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Biden issues first pardons, announces prison reentry efforts

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Over a year into his presidency, President Joe Biden issued his first three pardons. The most notable pardon went to Abraham Bolden, Sr., who made history as the first Black Secret Service agent to serve on a presidential detail.

According to a White House clemency recipient list published Tuesday, Bolden was charged with federal bribery charges accusing him of attempting to sell a copy of a Secret Service file. After a hung jury in his first trial, Bolden was convicted in his second. After the conviction, witnesses admitted lying at the prosecutor’s request. Despite this, Bolden was denied a retrial.

“He has steadfastly maintained his innocence, arguing that he was targeted for prosecution in retaliation for exposing unprofessional and racist behavior within the U.S. Secret Service,” the White House said. “Mr. Bolden has received numerous honors and awards for his ongoing work to speak out against the racism he faced in the Secret Service in the 1960s, and his courage in challenging injustice. Mr. Bolden has also been recognized for his many contributions to his community following his release from prison.”

The other two pardons went to Betty Jo Bogans and Dexter Jackson. The two, as well as the 75 commutations President Biden announced with the pardons, were convicted of “non-violent drug offenses.” According to a statement from Biden, many of those commuted “have been serving on home confinement during the COVID-pandemic” and “would have received a lower sentence if they were charged with the same offense today.”

Biden’s first pardons also came with a series of job training and reentry programs for those in prison or who were recently released from prison. According to a fact sheet on the programs, the goal of them is “to advance employment, bolster reentry, empower formerly incarcerated persons, and strengthen our communities and our economy.”

“America is a nation of laws and second chances, redemption, and rehabilitation,” Biden said. “Elected officials on both sides of the aisle, faith leaders, civil rights advocates, and law enforcement leaders agree that our criminal justice system can and should reflect these core values that enable safer and stronger communities.”

Shannon Longworth: President Biden has issued the first pardons of his presidency.
The white house announced them as it launches a series of job-training programs for those recently released from prison.
Among those pardoned – was a Kennedy-era secret service agent.
Abraham Bolden was convicted of bribery for trying to sell a copy of a Secret Service file.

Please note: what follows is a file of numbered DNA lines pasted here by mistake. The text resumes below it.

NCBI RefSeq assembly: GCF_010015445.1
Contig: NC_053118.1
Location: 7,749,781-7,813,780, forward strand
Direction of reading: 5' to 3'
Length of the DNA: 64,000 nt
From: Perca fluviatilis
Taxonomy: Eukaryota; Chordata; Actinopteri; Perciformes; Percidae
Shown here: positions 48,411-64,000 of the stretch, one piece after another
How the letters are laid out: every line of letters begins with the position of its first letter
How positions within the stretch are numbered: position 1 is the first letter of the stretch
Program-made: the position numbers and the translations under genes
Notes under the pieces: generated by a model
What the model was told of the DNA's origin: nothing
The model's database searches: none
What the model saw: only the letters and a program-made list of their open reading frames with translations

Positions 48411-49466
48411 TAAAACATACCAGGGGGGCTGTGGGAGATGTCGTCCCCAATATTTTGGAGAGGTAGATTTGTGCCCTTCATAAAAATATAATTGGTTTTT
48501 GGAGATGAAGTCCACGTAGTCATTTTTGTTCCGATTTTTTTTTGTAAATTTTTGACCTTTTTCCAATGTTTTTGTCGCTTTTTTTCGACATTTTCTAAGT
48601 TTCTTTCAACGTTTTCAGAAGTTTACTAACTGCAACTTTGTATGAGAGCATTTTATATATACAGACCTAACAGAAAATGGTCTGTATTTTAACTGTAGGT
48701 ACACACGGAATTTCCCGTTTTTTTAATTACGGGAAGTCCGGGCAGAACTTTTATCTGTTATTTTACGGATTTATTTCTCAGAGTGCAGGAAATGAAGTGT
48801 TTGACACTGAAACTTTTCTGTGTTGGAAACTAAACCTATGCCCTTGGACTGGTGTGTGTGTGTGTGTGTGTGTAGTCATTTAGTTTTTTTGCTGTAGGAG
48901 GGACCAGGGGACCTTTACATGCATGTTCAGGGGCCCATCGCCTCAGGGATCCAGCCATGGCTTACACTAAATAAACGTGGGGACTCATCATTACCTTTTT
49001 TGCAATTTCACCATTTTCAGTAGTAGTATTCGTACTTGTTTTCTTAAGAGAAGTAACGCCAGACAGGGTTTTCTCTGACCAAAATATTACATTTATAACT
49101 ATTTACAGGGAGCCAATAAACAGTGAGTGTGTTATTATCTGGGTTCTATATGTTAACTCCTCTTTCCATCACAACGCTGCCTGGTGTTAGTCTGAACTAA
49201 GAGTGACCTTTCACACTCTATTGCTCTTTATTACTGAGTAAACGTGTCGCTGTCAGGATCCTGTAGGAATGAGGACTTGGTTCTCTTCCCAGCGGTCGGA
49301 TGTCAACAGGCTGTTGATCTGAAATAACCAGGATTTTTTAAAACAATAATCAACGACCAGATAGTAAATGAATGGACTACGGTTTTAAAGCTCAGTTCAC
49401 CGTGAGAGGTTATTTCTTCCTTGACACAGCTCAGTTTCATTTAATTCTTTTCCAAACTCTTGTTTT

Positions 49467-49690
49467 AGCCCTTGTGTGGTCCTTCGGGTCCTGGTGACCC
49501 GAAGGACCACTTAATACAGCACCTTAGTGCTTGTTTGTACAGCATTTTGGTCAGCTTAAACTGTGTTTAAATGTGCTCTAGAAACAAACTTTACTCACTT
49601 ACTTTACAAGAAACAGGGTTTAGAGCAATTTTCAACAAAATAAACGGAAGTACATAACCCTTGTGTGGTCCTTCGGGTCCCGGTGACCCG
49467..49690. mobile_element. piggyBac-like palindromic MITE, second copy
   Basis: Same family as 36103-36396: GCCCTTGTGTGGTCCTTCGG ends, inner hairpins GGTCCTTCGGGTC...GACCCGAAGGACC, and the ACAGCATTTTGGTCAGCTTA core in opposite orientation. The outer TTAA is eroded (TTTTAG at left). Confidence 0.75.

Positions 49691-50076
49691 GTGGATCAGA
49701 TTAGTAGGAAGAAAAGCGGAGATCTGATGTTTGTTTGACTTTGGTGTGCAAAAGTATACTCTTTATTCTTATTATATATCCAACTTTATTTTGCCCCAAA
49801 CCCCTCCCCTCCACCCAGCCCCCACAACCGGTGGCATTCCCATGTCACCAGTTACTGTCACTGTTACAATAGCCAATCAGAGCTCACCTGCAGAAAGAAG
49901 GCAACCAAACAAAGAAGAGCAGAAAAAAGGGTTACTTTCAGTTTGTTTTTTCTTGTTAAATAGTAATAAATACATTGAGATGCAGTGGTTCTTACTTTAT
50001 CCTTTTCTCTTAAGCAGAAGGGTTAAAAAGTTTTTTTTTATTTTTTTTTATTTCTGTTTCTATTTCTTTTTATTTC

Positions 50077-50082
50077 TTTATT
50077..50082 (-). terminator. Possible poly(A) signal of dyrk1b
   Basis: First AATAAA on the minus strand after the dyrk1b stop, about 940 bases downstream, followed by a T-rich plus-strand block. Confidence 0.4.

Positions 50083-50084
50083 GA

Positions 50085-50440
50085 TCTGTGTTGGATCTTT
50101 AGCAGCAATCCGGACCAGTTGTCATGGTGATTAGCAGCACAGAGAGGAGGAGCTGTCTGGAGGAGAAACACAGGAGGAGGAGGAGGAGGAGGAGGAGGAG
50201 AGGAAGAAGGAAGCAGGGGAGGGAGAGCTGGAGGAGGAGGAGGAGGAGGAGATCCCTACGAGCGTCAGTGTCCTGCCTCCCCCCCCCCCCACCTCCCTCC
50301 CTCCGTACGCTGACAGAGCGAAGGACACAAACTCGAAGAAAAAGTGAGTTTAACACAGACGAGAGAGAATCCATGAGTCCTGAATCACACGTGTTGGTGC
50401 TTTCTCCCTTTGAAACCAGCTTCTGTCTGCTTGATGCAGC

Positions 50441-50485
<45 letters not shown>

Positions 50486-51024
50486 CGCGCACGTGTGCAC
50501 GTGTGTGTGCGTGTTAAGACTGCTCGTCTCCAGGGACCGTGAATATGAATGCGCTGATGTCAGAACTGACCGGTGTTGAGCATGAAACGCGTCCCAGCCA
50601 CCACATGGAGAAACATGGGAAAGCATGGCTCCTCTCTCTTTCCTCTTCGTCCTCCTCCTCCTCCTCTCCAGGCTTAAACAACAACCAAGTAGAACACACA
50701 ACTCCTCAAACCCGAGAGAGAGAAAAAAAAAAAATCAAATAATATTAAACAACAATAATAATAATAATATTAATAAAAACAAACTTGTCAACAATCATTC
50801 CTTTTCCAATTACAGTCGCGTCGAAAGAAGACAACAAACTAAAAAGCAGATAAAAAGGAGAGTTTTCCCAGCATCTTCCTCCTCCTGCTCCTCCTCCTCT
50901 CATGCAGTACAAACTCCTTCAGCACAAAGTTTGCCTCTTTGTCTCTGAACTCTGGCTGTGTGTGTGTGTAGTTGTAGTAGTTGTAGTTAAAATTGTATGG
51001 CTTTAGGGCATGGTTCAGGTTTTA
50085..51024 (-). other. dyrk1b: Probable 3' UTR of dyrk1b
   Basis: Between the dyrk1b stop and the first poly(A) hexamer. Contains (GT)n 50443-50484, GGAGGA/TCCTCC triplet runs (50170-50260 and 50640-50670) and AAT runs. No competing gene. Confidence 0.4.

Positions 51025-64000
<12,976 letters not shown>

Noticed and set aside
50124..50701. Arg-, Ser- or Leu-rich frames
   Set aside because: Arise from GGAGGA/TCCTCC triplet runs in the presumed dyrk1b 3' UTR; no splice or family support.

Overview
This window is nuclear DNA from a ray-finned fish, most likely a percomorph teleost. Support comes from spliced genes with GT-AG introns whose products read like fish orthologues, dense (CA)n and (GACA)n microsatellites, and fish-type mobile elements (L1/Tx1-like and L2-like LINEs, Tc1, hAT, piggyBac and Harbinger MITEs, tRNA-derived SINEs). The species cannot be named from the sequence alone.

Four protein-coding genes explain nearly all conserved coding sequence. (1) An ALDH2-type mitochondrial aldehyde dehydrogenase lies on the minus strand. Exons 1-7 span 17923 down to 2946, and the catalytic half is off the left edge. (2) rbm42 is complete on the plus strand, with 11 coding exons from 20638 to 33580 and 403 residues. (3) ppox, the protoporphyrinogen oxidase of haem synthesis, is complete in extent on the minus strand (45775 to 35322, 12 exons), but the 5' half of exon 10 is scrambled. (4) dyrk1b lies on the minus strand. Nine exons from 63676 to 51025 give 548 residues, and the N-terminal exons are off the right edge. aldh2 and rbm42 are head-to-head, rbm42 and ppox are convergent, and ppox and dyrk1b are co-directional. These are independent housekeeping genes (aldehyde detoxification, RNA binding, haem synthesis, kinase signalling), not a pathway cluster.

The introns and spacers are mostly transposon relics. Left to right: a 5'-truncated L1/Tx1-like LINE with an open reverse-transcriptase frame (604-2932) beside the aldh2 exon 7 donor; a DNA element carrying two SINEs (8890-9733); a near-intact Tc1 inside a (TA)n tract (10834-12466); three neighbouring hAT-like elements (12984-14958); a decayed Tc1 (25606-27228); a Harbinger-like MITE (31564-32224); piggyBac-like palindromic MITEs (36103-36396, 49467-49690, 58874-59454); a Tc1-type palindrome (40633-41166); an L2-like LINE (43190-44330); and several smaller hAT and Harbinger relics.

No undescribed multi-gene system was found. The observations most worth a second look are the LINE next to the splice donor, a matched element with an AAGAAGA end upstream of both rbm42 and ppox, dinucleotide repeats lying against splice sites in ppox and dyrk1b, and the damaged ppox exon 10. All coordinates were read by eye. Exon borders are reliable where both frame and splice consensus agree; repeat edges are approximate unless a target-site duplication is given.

But later, key witnesses admitted to lying.
Despite this — Bolden was denied a new trial.
The other two pardons — as well as 75 other commuted sentences announced today — were related to non-violent, drug-related convictions.
Criminal justice reform groups have pushed the White House to work harder to reduce disparities in the system. Biden’s move also comes as the administration faces congressional scrutiny over the treatment of inmates in prisons across the country.
President Trump granted about 140 pardons and clemency to more than 230 during his four years in office.

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Over a year into his presidency, President Joe Biden issued his first three pardons. The most notable pardon went to Abraham Bolden, Sr., who made history as the first Black Secret Service agent to serve on a presidential detail.

According to a White House clemency recipient list published Tuesday, Bolden was charged with federal bribery charges accusing him of attempting to sell a copy of a Secret Service file. After a hung jury in his first trial, Bolden was convicted in his second. After the conviction, witnesses admitted lying at the prosecutor’s request. Despite this, Bolden was denied a retrial.

“He has steadfastly maintained his innocence, arguing that he was targeted for prosecution in retaliation for exposing unprofessional and racist behavior within the U.S. Secret Service,” the White House said. “Mr. Bolden has received numerous honors and awards for his ongoing work to speak out against the racism he faced in the Secret Service in the 1960s, and his courage in challenging injustice. Mr. Bolden has also been recognized for his many contributions to his community following his release from prison.”

The other two pardons went to Betty Jo Bogans and Dexter Jackson. The two, as well as the 75 commutations President Biden announced with the pardons, were convicted of “non-violent drug offenses.” According to a statement from Biden, many of those commuted “have been serving on home confinement during the COVID-pandemic” and “would have received a lower sentence if they were charged with the same offense today.”

Biden’s first pardons also came with a series of job training and reentry programs for those in prison or who were recently released from prison. According to a fact sheet on the programs, the goal of them is “to advance employment, bolster reentry, empower formerly incarcerated persons, and strengthen our communities and our economy.”

“America is a nation of laws and second chances, redemption, and rehabilitation,” Biden said. “Elected officials on both sides of the aisle, faith leaders, civil rights advocates, and law enforcement leaders agree that our criminal justice system can and should reflect these core values that enable safer and stronger communities.”

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